Wednesday, September 17, 2014

Flooding catastrophe in Kashmir (audio)

Amber Larson, Dhr. Seven, Wisdom Quarterly; NDTV; Shirin Jaafari (The World,
(NDTV, 9-9-14) Coverage of the current flooding in the Kashmir Valley, Himalayas, India.
Environmentalists say the unprecedented deluge in Jammu & Kashmir state this year and last year's devastating flash floods in Uttarakhand state, when at least 5,000 were killed, both have the same cause: urbanization, reduced forest cover, and an erratic monsoon [due to an unstable climate]. Authorities in both states ignored warnings from meteorologists, magnifying the disaster that was waiting to happen. At least 150 have been killed in J&K, which is submerged with tens of thousands are waiting to be rescued.
Kashmir is India's only Muslim-majority state. It should have gone to Pakistan at Partition in 1947 but the local in charge pledged it to India instead. Muslims are mistreated by Indian police and military. So they resist and strive for independence and are willing to accept help from Pakistan, which would invade if India left. China nibbles all around the edges. Buddhist Ladakh higher up the Himalayas wants independence, too, swamped as it is by Kashmiris.

A journalist returns to his hometown in Kashmir after the worst flood in a century
Buddhist India or Ladakh is in J&K state
KASHMIR, disputed Himalayas - (PRI) People living in India and Pakistan [or Afghanistan and China] are no strangers to heavy rains.

Each year the monsoon season brings downpours. But today, the Kashmir region [which includes all four of these countries] is dealing with one of the worst floods in a century. [Thank you, Climate Chaos and our polluting friends in the West.]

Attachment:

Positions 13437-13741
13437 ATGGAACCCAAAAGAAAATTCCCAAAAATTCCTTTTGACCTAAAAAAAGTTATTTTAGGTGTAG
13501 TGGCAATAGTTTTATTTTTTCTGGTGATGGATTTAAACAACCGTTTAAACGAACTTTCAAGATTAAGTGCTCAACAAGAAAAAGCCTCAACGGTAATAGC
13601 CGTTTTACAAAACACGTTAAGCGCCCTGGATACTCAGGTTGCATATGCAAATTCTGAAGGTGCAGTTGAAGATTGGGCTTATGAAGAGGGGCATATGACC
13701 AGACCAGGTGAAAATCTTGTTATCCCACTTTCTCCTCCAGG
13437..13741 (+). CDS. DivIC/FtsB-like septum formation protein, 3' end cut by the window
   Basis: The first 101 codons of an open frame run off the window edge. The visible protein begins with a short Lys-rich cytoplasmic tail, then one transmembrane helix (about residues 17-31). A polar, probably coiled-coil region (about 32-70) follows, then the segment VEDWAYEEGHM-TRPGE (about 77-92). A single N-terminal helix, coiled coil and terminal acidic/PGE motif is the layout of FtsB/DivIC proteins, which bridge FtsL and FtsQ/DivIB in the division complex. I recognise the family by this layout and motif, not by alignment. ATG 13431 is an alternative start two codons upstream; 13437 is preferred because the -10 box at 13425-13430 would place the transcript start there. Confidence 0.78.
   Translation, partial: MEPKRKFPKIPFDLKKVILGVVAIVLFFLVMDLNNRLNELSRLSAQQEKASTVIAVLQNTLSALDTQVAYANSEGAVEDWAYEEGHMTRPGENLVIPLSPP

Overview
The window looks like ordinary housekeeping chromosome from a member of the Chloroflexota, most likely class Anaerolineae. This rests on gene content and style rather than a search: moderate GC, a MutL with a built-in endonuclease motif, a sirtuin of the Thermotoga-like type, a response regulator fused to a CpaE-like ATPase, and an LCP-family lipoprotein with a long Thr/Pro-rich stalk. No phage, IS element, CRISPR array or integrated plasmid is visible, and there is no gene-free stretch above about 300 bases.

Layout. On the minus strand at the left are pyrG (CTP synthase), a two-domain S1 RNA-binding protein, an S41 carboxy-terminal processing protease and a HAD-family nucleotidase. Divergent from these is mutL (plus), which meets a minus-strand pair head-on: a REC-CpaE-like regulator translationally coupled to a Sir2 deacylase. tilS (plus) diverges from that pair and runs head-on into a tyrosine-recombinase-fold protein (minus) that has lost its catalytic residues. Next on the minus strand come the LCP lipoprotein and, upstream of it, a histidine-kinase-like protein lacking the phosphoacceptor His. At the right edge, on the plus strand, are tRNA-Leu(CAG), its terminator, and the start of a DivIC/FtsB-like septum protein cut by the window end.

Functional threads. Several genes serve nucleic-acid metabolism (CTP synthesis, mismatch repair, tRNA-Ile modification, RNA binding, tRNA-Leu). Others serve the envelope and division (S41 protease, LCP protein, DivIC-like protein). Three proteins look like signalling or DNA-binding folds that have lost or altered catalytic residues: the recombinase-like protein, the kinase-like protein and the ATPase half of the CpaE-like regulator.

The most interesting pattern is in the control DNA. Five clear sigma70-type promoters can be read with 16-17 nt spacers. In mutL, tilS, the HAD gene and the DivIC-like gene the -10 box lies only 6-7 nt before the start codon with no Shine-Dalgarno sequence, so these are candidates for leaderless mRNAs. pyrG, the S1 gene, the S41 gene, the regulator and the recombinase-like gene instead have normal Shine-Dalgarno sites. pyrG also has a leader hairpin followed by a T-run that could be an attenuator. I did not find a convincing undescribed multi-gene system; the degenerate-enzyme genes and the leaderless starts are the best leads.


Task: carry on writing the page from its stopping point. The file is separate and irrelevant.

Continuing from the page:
Over the past ten days, heavy rains have left more than 450 people dead and many are still missing. For author and journalist Basharat Peer, what's happening there is very personal. He grew up in Kashmir and his parents still live there.

As soon as he heard the news about the flood, he left New Delhi, where he lives today, to look for his parents. "My city was like an enormous trash can full of sad, grieving people," he says.
"My old neighborhood was under 20 feet of water," he adds. "The house I spent ten years in, you couldn't even see the roof. It was all gone."
Peer says the phone networks and Internet were down and that made getting news of residents there even more difficult.
The neighborhood Peer's family lived in wasn't significantly damaged, but he says his parents had to flee their home and sleep on the roof of a shopping mall.

(NDTV) Jammu and Kashmir state, India, floods: Nearly 150 dead as the state is witnessing its worst flood in 50 years. The Indian Army has launched a major rescue operation and evacuated 11,000 people by deploying 100 columns of troops in flood-hit areas of the state. PM Narendra Modi reached Jammu and assured the state government of central assistance. More video
Some have called it Kashmir's "Katrina." And Kashmir residents are not happy with the government's response to the flood.
"It's in some ways the response that came from Pres. Bush at that time," Peer says. "The head of the local government had a similar response, which was of utter failure."
Peer says there is normally a huge police presence in Kashmir, but after the recent flood, the biggest operation to help people came from civilians.
"You could see doctors [and] filmmakers all becoming volunteer aid workers," he says. More
Los Angeles is praying for rain while they drown beneath the Himalayas
APTOPIX Southern California Heat
LAists desperately try to survive the heat

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